Description: Serum microRNAs have the potential to be valuable biomarkers of cancer. This investigation addresses two issues that impact their utility: a) appropriate normalization controls and b) whether their altered levels persist in patients who are clinically free of the disease. Sera from 40 age-matched healthy women and 39 breast cancer patients without clinical disease at the time of serum collection were analyzed for microRNAs let-7f, miR-16, miR-21 and miR-155 using quantitative real-time PCR. U6 and 5S, which are transcribed by RNA polymerase III (RNAP-III) and the small nucleolar RNU44 (SNORD44), were also analyzed for normalization. Significant results from the initial study were verified using a second set of sera from 15 healthy patients, 15 breast cancer patients without clinical disease and 15 with metastatic disease, and a third set of 12 healthy and 18 patients with metastatic disease. U6 was further verified in the extended second cohort of 75 healthy and 68 breast cancer patients without clinical disease. U6:SNORD44 ratio was consistently higher in breast cancer patients with or without active disease (fold change range 1.5-6.6, p value range 0.0003 to 0.05). This increase in U6:SNORD44 ratio was observed in the sera of both estrogen receptor-positive (ER+) and ER-negative breast cancer patients. MiR-16 and 5S, which are often used as normalization controls for microRNAs, showed remarkable experimental variability and thus are not ideal for normalization. Elevated serum U6 levels in breast cancer patients irrespective of disease activity at the time of serum collection suggest a new paradigm in cancer; persistent systemic changes during cancer progression, which result in elevated activity of RNAP-III and/or the stability/release pathways of U6 in non-cancer tissues. Additionally, these results highlight the need for developing standards for normalization between samples in microRNA-related studies for healthy versus cancer and for inter-laboratory reproducibility. Our studies rule out the utility of miR-16, U6 and 5S RNAs for this purpose.
    Keywords: Biomarkers, Tumor -- Genetics ; Breast Neoplasms -- Blood ; Micrornas -- Blood ; RNA, Small Nuclear -- Blood ; RNA, Small Nucleolar -- Blood
    E-ISSN: 1465-542X
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  • 10
    Language: English
    In: Breast Cancer Research, Sept 13, 2011, Vol.13, p.R86
    Description: Introduction Serum microRNAs have the potential to be valuable biomarkers of cancer. This investigation addresses two issues that impact their utility: a) appropriate normalization controls and b) whether their altered levels persist in patients who are clinically free of the disease. Methods Sera from 40 age-matched healthy women and 39 breast cancer patients without clinical disease at the time of serum collection were analyzed for microRNAs let-7f, miR-16, miR-21 and miR-155 using quantitative real-time PCR. U6 and 5S, which are transcribed by RNA polymerase III (RNAP-III) and the small nucleolar RNU44 (SNORD44), were also analyzed for normalization. Significant results from the initial study were verified using a second set of sera from 15 healthy patients, 15 breast cancer patients without clinical disease and 15 with metastatic disease, and a third set of 12 healthy and 18 patients with metastatic disease. U6 was further verified in the extended second cohort of 75 healthy and 68 breast cancer patients without clinical disease. Results U6:SNORD44 ratio was consistently higher in breast cancer patients with or without active disease (fold change range 1.5-6.6, p value range 0.0003 to 0.05). This increase in U6:SNORD44 ratio was observed in the sera of both estrogen receptor-positive (ER+) and ER-negative breast cancer patients. MiR-16 and 5S, which are often used as normalization controls for microRNAs, showed remarkable experimental variability and thus are not ideal for normalization. Conclusions Elevated serum U6 levels in breast cancer patients irrespective of disease activity at the time of serum collection suggest a new paradigm in cancer; persistent systemic changes during cancer progression, which result in elevated activity of RNAP-III and/or the stability/release pathways of U6 in non-cancer tissues. Additionally, these results highlight the need for developing standards for normalization between samples in microRNA-related studies for healthy versus cancer and for inter-laboratory reproducibility. Our studies rule out the utility of miR-16, U6 and 5S RNAs for this purpose.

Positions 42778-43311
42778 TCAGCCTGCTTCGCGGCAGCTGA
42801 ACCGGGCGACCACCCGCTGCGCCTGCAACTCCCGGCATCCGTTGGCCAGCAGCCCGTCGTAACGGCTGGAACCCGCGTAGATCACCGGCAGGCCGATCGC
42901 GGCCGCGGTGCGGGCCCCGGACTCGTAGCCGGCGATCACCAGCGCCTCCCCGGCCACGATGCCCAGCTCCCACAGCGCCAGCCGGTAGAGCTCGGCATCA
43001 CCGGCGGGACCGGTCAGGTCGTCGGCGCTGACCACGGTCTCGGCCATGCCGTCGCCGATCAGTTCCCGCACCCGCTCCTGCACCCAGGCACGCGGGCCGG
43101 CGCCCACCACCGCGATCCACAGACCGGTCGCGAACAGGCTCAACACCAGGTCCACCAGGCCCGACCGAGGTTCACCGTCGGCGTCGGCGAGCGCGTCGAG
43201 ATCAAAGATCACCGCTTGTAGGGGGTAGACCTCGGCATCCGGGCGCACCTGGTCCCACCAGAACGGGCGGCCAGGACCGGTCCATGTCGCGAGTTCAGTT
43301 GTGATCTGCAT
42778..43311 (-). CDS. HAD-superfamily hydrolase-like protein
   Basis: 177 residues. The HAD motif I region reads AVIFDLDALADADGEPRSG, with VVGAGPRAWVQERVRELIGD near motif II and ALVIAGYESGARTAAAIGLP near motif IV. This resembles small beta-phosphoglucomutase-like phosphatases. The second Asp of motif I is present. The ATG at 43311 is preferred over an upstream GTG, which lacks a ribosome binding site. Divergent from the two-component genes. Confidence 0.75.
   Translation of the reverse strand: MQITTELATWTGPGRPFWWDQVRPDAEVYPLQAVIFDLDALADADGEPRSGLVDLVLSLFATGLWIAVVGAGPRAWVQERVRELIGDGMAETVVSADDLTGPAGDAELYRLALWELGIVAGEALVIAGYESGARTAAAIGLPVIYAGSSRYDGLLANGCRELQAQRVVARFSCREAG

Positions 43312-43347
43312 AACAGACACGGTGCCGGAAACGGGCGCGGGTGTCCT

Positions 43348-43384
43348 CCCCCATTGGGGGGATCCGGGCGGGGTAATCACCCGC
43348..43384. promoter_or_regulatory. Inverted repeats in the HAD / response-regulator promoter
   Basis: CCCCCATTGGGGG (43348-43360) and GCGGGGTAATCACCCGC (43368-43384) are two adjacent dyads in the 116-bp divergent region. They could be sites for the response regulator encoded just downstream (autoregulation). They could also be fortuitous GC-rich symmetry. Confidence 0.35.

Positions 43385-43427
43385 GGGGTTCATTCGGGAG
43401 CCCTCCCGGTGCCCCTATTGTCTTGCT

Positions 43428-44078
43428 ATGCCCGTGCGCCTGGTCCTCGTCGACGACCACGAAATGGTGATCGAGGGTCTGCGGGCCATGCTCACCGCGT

Keywords: Breast Cancer -- Risk Factors ; Breast Cancer -- Genetic Aspects ; Breast Cancer -- Research ; Genetic Regulation -- Research ; Microrna -- Physiological Aspects ; Microrna -- Research ; Rna Polymerases -- Physiological Aspects ; Rna Polymerases -- Research
    Source: Cengage Learning, Inc.